With his new single ‘Lonely River’ having just dropped, we caught up with Cambridge musician Kyan to find out about a few songs that have influenced him over the years.
Since releasing his debut EP ‘The Purple Experiment’ in 2014, Kyan has toured with critically acclaimed trio, London Grammar, had a series of collaborations with the likes of Duke Dumont, electro-pop king Madeon, Benga and Knox Brown, and racked up over 7 million Spotify streams and it didn’t stop there. 2018 has been a remarkable year for Kyan so far following a euphoric COLORS session, recent one-on-one studio time with Nile Rodgers and support from Ebro on Beats 1 radio.
With early 2018 releases such as ‘Nothing Beyond/Like Summer‘ causing a stir online – Cambridge musician, Kyan, has just dropped his third single of the year ‘Lonely River’.
Speaking on the release, Kyan says “We’re obsessed with labels, and I’ve never felt comfortable with labels and boxes or ceilings.There’s this expectation and pressure to “choose a path”, but it’s always felt more natural to me to be more like a river…Fluid, meandering and able to follow multiple routes to a given destination. Lyrically, that’s what ‘Lonely River’ is about, an awareness that you can be different and do things differently to other people and be comfortable with that. Art is found and beauty is made in the quirks, the mistakes and the freedom of expression. Lonely River is an anthem embracing that.”
With an upcoming appearance at 100 Wardour St on Tuesday 16th October, we caught up with the singer-songwriter to find out about a few songs that have influenced him over the years.
Stevie Wonder – Talking Book
I definitely couldn’t pick just one track as this album had such a profound effect on me as an artist.
The musicianship, the arrangements, the simple but astute lyrical themes, the vocals…The most incredible vocalist of all time in my book. It’s an inspired record in which you can hear an artist at the height of their craft, able to experiment, push boundaries and still make it accessible. A true masterpiece.
Hugh Masekela – Stimela
This recording gives me goosebumps every time. There are certain records that capture a moment and are transportive. This song takes me right out of whatever moment I’m in and right into the soul of the record. You can hear the room, feel the players, and you believe every note. I feel music should take you on a journey, and this song builds beautifully over the six or so minutes, from a solo guitar to a frenzy of drum fills and orchestration at the climax.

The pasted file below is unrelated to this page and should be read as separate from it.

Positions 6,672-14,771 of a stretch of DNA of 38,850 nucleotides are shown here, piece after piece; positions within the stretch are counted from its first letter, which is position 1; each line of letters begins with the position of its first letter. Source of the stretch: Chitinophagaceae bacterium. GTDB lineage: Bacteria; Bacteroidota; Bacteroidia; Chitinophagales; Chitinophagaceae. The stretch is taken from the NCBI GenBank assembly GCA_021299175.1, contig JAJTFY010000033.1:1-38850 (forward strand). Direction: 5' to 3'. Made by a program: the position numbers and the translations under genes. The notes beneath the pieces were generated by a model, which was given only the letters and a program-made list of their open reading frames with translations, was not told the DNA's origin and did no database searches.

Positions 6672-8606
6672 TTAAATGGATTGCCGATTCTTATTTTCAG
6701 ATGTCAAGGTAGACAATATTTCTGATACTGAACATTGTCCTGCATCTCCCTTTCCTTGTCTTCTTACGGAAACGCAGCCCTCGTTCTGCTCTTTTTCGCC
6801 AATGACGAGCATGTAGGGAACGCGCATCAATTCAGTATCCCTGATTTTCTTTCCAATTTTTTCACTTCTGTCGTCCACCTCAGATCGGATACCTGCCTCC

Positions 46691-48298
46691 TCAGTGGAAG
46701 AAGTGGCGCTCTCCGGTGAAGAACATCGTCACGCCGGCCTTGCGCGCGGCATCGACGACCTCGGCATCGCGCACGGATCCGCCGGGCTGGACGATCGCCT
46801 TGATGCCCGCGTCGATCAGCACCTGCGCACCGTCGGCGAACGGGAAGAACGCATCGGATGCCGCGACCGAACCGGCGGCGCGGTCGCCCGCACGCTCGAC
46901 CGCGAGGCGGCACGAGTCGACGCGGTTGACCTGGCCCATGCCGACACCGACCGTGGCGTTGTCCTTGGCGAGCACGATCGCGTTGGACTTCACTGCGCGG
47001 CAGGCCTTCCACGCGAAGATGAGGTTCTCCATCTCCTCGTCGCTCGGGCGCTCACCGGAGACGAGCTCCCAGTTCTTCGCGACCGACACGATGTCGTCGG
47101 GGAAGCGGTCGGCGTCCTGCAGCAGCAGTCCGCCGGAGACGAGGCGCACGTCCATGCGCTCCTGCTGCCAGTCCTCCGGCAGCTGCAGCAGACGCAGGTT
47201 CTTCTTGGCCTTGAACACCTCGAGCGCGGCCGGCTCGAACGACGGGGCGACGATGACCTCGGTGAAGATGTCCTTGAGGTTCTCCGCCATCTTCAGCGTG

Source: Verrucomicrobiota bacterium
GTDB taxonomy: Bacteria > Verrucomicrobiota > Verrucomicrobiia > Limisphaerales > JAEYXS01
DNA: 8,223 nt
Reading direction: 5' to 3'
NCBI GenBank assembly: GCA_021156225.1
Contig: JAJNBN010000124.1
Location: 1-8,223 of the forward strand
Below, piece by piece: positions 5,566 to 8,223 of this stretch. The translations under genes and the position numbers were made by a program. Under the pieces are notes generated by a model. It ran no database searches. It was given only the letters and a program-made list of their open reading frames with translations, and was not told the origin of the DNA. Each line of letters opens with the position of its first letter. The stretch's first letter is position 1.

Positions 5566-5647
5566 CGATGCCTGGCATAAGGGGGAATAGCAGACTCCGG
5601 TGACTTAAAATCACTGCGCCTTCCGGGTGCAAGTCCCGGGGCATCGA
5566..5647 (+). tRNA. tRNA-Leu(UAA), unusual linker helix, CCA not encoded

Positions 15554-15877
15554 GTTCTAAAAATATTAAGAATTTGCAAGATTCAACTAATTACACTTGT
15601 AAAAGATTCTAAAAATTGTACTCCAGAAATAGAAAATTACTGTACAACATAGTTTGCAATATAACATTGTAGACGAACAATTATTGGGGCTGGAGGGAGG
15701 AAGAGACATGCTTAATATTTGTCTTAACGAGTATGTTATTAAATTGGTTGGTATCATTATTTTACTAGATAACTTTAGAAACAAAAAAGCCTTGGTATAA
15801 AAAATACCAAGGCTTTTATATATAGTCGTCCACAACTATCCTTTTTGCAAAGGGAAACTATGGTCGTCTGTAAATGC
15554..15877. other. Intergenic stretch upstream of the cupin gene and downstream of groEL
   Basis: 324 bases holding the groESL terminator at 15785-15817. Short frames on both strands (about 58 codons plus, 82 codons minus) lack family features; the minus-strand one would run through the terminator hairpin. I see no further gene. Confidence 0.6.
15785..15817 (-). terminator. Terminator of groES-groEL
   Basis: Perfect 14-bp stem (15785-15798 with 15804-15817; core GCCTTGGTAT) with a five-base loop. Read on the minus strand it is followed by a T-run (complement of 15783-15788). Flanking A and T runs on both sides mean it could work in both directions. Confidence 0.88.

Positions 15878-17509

Arrested Development – Mr Wendal
Probably my earliest memory of music, this was my favourite song when I was a kid. Lyrically, it spoke to me in it’s narrative style and socio-political themes. I definitely wasn’t able to articulate that as a kid, but I think as an avid reader, it connected those two loves following a story over music. I loved the beat too and used to jump all around the kitchen to it.
Nina Simone – Sinnerman
Unapologetically expressive, this song is the epitome of musical freedom. You can feel that this song happened in a moment of pure inspiration, without overthought, without doubts. It’s like an entire film in a song and each movement takes you on an incredible ride. Timeless.
Sam Cooke – A Change is Gonna Come
The orchestral arrangements in this song are utterly beautiful. I remember the first time I discovered it, I was about 14 and I sat in the music block through my entire lunch break listening to it on repeat. I just couldn’t comprehend it. The pain, the soul in his voice, the lyricism and the injustice that they explored really connected with me at a time where I really felt felt different as one of the only black kids in my school. In the same way George Orwell’s 1984 always felt more relevant with each passing age, this song was even more poignant knowing that I could connect to a story, pain and hope for the future from a bygone era.